Today I engaged in a little social experiment. Quite simple really: would I be able to, using Twitter, reunite a lost wallet with its owner?
The answer is, at least in Wellington, yes.
In short, I found a wallet while walking down to lunch with an IT company and some tech journalists. Inside some cash, credit cards, library card, driver licence and family photos. No business card or contact number.
Since I was just on time for lunch I decided to look around for a police car. Seeing none I entered the restaurant and sent out a tweet saying "Looking for Ian Shannon. Found his wallet. I am having lunch at Aribtrageur until 130pm."
If nothing happened by them I would just drop the wallet at the central police station.
Ten people retweeted my message, and about twenty minutes later I received the following: "@freitasm @greermcdonald - Hi there! Told Ian that you have his wallet. He'll be there in about 15 mins."
And so we managed to reunite Ian and his wallet.
Quite a cool tale for our little capital city.
I'm will be in Singapore 17 - 21 October to attend a HP event on Converged Infrastructure in APAC. Will post updated information in my "unofficial" discoveringhp.com blog while there.
As usual, full disclosure: travel and accommodation expenses being paid by HP.
As part of the Global Entrepreneurship Week (GEW), ecentre is holding a Case Study Challenge on the 15th November and a Business Idea Workshop on the 18th November. Details below:
I registered to the Amazon AWS 101 Cloud Computing Business Seminar event happening in Wellington and Auckland. I am a tech guy, and I use technology. A lot. That's how we keep Geekzone running - we use the lot, including databases, performance optimisation, content delivery networks, balanced DNS, analytics, etc. Because that's how we keep the site running, and that's how we have it on the top.
So naturally I thought learning about Amazon AWS would be awesome and I could at some point use this.
But when I registered I put my title as "blogger" instead of "director". Because that's what I do for a living. The "director" at my company is just the signing title.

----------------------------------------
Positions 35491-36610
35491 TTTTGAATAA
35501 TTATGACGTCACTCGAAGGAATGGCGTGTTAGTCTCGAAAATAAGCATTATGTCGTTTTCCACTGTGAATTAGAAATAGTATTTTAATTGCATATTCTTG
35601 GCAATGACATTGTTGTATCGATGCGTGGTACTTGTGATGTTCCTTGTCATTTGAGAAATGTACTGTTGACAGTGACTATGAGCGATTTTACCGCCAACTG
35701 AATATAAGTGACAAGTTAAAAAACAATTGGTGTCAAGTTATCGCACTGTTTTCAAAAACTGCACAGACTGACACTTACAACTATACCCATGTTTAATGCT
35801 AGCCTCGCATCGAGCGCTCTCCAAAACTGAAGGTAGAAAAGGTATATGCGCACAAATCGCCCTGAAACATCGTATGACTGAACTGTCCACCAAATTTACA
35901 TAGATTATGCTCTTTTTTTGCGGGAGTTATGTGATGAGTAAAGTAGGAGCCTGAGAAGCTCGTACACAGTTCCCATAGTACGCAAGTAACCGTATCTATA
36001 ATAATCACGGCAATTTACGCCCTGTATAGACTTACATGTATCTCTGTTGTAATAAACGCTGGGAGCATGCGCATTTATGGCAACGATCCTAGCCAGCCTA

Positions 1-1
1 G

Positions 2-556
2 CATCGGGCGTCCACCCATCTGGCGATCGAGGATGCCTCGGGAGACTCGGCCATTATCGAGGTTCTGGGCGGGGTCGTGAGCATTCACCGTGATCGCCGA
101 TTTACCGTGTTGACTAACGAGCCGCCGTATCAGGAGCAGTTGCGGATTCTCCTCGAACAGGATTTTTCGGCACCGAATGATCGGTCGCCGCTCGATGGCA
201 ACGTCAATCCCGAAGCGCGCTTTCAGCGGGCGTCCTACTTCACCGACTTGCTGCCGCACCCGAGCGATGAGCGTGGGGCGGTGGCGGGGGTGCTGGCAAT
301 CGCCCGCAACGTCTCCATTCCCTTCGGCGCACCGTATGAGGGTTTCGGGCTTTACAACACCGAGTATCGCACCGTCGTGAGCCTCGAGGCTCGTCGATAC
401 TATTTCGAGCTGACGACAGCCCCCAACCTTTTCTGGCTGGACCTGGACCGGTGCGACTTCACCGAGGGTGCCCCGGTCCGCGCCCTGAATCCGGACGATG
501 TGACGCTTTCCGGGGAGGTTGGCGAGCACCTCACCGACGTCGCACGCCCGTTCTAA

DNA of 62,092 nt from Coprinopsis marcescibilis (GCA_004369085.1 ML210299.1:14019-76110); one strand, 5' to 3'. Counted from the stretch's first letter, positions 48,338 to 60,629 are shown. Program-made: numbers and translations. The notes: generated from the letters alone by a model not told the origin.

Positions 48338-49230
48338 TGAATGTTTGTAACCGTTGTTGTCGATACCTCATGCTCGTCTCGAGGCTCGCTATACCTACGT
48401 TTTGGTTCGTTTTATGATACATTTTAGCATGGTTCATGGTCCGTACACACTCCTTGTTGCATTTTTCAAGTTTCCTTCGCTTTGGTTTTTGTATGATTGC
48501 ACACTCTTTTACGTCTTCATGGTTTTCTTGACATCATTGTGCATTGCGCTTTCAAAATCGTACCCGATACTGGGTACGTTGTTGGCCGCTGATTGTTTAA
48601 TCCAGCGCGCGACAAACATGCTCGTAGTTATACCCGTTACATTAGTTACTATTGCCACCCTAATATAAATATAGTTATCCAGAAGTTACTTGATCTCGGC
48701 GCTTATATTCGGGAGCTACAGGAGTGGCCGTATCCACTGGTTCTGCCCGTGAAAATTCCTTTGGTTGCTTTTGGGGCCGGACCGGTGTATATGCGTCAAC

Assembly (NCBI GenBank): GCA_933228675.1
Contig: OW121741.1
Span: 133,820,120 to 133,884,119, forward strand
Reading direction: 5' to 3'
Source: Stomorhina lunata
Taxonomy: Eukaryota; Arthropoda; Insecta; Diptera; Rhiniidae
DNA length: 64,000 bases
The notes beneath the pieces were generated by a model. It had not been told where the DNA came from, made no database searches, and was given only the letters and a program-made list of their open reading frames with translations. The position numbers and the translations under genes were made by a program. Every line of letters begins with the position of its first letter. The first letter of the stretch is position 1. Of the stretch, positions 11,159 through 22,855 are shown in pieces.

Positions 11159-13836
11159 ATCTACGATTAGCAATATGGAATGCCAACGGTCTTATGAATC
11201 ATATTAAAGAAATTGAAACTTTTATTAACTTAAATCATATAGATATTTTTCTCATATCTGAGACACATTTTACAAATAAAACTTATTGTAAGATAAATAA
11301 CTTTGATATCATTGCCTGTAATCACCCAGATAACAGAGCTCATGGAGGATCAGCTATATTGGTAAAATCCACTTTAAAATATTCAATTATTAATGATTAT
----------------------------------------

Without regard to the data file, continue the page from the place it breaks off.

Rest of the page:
Then I got a strange phone call from Amazon asking what is my title, followed by this email:
Thank you very much for your interest in our Business Seminar in Wellington on Oct 13. This event is a customer-focus event and therefore not appropriate for Media and Bloggers. However, we would be very happy to answer any of your question and therefore set up a meeting with our PR Manager. Please let me know if you'd like to that.
So, there you go.
After I replied to this note with a clarification they sent me an email saying I am welcome to the event.
I think not.
(Diarist is a metaweblog app for Windows Phone, developed by Kev Daly).
Is TelstraClear having some routing problems? Why is it routing traffic from New Zealand to the United States via Hong Kong?
Isn't enough that we are far away from content, why use the longest route to get something then?
Update: Yes, someone mentioned it's the Internet, if things are not well, alternative routes and all. Yes, I know that. Still, if we are so far away from content that 200ms influences the results, it would be good if a high quality network could make sure things were taking the optimal path and only use the fallback as an alternative for when things go wrong, not as the default for days/weeks. In this case, someone somewhere should be alerted.
I have a Cradlepoint PHS300 and noticed something interesting when using mobile data: if I plug my 3G Sierra Wireless USB modem to the PHS300 and connect my laptop to the router via WiFi I get faster speedtest results than if I plug the 3G USB modem directly to my laptop.
This is obviously for the same network, same location (Auckland CBD), around the same time (as in plug to laptop, test, plug to PHS300, text, plug back to laptop, test)...
Also the connection seems to be more reliable.
Interesting. I know both the laptop USB adapter and the 3G USB modem are USB 2.0, but why the speed difference?
And no, it's not a paid advertising for Cradlepoint products, but I would be interested to know if anyone have similar experiences with other 3G/WiFi routers.
I just read that Telstra is adding a 500GB broadband plan in Australia for AU$119.95. Users on HFC (cable modem service) can get 100 Mbps speeds for an extra AU$10.00
Telstra's presence in New Zealand, TelstraClear, offers a 25 Mbps HFC plan for around NZ$200 a month with a 120GB allowance, which is about five times more expensive, with 1/4 of the speed. Yes, that bad.
Earlier this year TelstraClear ran a HFC 100 Mbps trial, which I was invited to participate. HFC is a brilliant service (on any speed), as anyone who ever used the cable modem service can confirm, when compared to DSL alternatives. But the company have since gone quiet, and apparently have no plans of announcing new services supporting neither those speeds or allowances.
People keep asking on Geekzone when the 100 Mbps plan is coming and the company keeps saying we should wait, something is coming up. But it's been quite some time now and the company is not known for moving fast. I understand their HFC infrastructure is currently ready for DOCSIS3 and 100 Mbps speeds, but somewhere someone is not signing the "Go Ahead" memo.
Disclaimer: as a participant of the 100 Mbps trial I was offered, at the end of the test period, to return to my original plan or move to the top plan while keeping the 100Mbps profile. It was an easy decision, since I was already paying for the top plan, so in our household we do have a 100Mbps HFC connection.